How to make an art conservator shudder: mention megilp. It was a painting medium popular in the eighteenth and nineteenth centuries. You made it by mixing a mastic resin (which comes from a Mediterranean tree that’s related to the pistachio) with linseed oil that had been boiled with a lead compound. This produced a jelly-like substance.
Painters of the time loved it because it made paint easier to work and quicker to dry and gave a rich, “buttery” quality to colours it was mixed with. An eighteenth-century writer said that it “produces that warmth and serenity which characterizes the peculiar merit of Claude Lorrain”.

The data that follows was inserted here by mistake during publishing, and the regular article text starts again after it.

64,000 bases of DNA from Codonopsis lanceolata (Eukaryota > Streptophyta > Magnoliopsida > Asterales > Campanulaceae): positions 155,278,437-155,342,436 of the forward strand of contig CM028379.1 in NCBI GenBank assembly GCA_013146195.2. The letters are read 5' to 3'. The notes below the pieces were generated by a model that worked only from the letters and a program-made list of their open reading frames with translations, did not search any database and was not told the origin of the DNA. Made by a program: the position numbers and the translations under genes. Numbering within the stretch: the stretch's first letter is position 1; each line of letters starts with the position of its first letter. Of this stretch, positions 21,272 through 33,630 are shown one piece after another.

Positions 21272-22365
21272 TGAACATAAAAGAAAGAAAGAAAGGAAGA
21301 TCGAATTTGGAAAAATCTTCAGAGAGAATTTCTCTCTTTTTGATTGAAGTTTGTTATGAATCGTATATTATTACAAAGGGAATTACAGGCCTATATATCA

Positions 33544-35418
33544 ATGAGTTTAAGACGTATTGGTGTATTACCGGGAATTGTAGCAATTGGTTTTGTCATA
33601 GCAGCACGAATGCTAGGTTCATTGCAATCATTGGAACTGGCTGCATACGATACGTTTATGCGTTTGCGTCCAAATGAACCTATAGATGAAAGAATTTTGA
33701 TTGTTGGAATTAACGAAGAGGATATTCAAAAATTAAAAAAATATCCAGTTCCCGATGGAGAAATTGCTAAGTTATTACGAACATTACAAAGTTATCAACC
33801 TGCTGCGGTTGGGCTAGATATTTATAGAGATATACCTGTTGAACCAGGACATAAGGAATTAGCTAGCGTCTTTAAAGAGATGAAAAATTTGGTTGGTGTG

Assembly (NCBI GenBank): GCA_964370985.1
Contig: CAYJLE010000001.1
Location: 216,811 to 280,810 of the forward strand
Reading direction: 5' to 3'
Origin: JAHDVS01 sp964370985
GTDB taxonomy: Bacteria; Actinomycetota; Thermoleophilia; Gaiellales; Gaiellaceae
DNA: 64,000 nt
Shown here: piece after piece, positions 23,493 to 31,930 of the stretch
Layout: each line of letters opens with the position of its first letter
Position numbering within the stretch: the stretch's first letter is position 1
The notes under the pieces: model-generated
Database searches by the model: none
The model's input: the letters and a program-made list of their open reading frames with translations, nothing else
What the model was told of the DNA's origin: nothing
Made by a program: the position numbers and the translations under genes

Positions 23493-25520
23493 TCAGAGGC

The problem is that in time it turns the paint yellow or brown and makes it so brittle that it cracks. If you’ve wondered why some paintings by J M W Turner no longer have the luminous quality they reportedly had when first painted, blame megilp. For these very good reasons, nobody uses it any more.
Where the name comes from is not known; the term appears about 1760 with no clue to its origins. It’s also a rather rare surname, and some say that it may have been named after its inventor. This seems unlikely, because it has been written in many ways, including majellup and McGilp.